39 Dishes from the First Christmas Menu, Published in 1660

Wikimedia Commons
Wikimedia Commons

If the thought of planning Christmas dinner makes you nervous, be glad you weren’t born in the Renaissance. The earliest known published Christmas menu included pork, beef, goose, lark, pheasant, venison, oysters, swan, woodcock, and "a kid with a pudding in his belly," to name just a few dishes.

This is according to The Accomplisht Cook, written by Robert May in 1660. May was an English chef who trained in France and cooked for nobility throughout his life. In a section titled "A bill of fare for Christmas Day and how to set the meat in order," May suggests 39 dishes split over two courses, plus oysters, oranges, lemons, and jellies for dessert. The menu is surprising not only because of its size, but because it contains so many proteins—there are 11 different types of birds alone—and not much else. Well, unless you count pastry. There’s lots of pastry, too.

A BILL OF FARE FOR CHRISTMAS DAY AND HOW TO SET THE MEAT IN ORDER:

Oysters
1. A collar of brawn [pork that is rolled, tied, and boiled in wine and seasonings].
2. Stewed Broth of Mutton marrow bones.
3. A grand Sallet [salad].
4. A pottage [thick stew] of caponets [young castrated roosters].
5. A breast of veal in stoffado [stuffed veal].
6. A boil’d partridge.
7. A chine [a cut of meat containing backbone] of beef, or sirloin roast. Here’s May’s recipe:

To roast a Chine, Rib, Loin, Brisket, or Fillet of Beef
Draw them with parsley, rosemary, tyme, sweet marjoram, sage, winter savory, or lemon, or plain without any of them, fresh or salt, as you please; broach it, or spit it, roast it and baste it with butter; a good chine of beef will ask six hours roasting.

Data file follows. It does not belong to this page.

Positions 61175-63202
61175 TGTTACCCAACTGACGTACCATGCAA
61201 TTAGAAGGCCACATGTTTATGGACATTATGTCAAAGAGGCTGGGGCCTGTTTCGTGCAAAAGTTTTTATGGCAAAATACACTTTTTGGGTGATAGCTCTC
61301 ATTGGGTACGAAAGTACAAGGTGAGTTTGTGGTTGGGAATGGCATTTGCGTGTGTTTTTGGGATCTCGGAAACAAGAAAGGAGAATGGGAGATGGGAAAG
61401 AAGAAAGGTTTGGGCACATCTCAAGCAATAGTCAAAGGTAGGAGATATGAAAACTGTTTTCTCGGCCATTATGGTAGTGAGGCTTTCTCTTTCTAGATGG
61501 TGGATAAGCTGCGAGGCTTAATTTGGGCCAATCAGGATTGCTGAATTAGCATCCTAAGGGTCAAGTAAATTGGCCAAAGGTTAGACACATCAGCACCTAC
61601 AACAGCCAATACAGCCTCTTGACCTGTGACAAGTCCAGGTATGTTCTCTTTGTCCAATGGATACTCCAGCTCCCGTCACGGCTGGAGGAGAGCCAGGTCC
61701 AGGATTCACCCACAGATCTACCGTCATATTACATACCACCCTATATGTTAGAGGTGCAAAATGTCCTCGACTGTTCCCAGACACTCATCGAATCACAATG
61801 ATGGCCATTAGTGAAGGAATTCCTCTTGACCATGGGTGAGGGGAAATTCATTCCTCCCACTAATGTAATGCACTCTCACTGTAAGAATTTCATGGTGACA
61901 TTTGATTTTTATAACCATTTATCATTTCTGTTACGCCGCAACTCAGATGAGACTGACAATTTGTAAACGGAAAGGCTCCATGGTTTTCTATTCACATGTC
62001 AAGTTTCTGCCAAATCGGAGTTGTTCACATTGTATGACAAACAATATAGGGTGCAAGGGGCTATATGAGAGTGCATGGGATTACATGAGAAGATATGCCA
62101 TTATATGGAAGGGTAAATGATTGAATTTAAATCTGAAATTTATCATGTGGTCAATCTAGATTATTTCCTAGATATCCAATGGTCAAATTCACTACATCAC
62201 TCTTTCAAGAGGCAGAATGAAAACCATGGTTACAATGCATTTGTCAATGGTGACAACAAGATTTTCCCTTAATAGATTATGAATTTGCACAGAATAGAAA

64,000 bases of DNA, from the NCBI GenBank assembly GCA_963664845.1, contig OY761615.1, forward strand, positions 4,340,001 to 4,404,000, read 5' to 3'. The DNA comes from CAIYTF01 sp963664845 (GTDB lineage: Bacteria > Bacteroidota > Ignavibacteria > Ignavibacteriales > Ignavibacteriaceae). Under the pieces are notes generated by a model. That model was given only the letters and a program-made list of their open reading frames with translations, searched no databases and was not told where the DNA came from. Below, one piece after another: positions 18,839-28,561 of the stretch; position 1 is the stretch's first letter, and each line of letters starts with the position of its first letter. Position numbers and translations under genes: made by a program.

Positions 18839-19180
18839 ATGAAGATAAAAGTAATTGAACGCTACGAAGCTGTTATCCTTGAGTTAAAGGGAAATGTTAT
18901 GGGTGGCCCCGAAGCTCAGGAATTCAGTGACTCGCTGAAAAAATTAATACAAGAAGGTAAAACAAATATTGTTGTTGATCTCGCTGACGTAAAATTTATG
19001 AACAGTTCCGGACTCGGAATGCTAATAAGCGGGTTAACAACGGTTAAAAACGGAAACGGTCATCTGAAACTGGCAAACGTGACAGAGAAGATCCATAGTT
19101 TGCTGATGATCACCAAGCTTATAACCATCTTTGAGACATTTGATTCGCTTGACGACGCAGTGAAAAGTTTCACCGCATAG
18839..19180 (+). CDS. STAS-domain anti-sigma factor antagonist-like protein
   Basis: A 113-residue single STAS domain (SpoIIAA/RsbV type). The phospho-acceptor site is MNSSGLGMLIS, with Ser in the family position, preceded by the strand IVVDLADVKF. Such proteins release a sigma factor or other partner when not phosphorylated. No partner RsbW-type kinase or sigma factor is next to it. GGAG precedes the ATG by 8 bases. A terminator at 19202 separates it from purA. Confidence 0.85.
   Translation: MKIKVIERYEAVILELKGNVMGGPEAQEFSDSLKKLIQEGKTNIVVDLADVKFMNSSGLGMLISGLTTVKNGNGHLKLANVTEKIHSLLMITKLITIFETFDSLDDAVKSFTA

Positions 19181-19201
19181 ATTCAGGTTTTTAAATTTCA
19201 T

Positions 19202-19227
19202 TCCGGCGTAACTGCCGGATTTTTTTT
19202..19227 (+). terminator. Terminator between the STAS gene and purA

For the sauce take strait tops of rosemary, sage-leaves, picked parsley, tyme, and sweet marjoram; and strew them in wine vinegar, and the beef gravy; or otherways with gravy and juice of oranges and lemons. Sometimes for change in saucers of vinegar and pepper.

8. Minced pies.
9. A Jegote [sausage] of mutton with anchove sauce.
10. A made dish of sweet-bread (Here’s a recipe from A New Booke of Cookerie by John Murrell, published in 1615: Boyle, or roast your Sweet-bread, and put into it a fewe Parboyld Currens, a minst Date, the yolkes of two new laid Egs, a piece of a Manchet grated fine. Season it with a little Pepper, Salt, Nutmeg, and Sugar, wring in the iuyce of an Orenge, or Lemon, and put it betweene two sheetes of puft-paste, or any other good Paste: and eyther bake it, or frye it, whether you please.)
11. A swan roast.
12. A pasty of venison.
13. A kid with a pudding in his belly.
14. A steak pie.
15. A hanch of venison roasted.
16. A turkey roast and stuck with cloves.
17. A made dish of chickens in puff paste.
18. Two bran geese roasted, one larded [larding is inserting or weaving strips of fat in the meat, sometimes with a needle].
19. Two large capons, one larded.
20. A Custard.

THE SECOND COURSE FOR THE SAME MESS.

Oranges and Lemons
1. A young lamb or kid.
2. Two couple of rabbits, two larded.
3. A pig souc’t [sauced] with tongues.
4. Three ducks, one larded.
5. Three pheasants, 1 larded.
6. A Swan Pye [the showpiece: a pie with the dead swan’s head, neck, and wings sticking up from it].
7. Three brace of partridge, three larded.
8. Made dish in puff paste.
9. Bolonia sausages, and anchoves, mushrooms, and Cavieate, and pickled oysters in a dish.
10. Six teels, three larded.
11. A Gammon of Westphalia Bacon.
12. Ten plovers, five larded.
13. A quince pye, or warden pie [pears or quinces peeled and poached in syrup, then baked whole in a pie].
14. Six woodcocks, 3 larded.
15. A standing Tart in puff-paste, preserved fruits, Pippins, &c.
16. A dish of Larks.
17. Six dried neats [calf] tongues
18. Sturgeon.
19. Powdered [salted] Geese.
Jellies.

And you know, nothing says Christmas like powdered geese and jellies.

This piece originally ran in 2013.

Wrap Yourself in the Sweet Smell of Bacon (or Coffee or Pine) With These Scented T-Shirts

adogslifephoto/iStock via Getty Images
adogslifephoto/iStock via Getty Images

At one point or another, you’ve probably used perfume, cologne, body spray, or another product meant to make you smell like a flower, food, or something else. But what if you could cut out the middleman and just purchase scented clothing?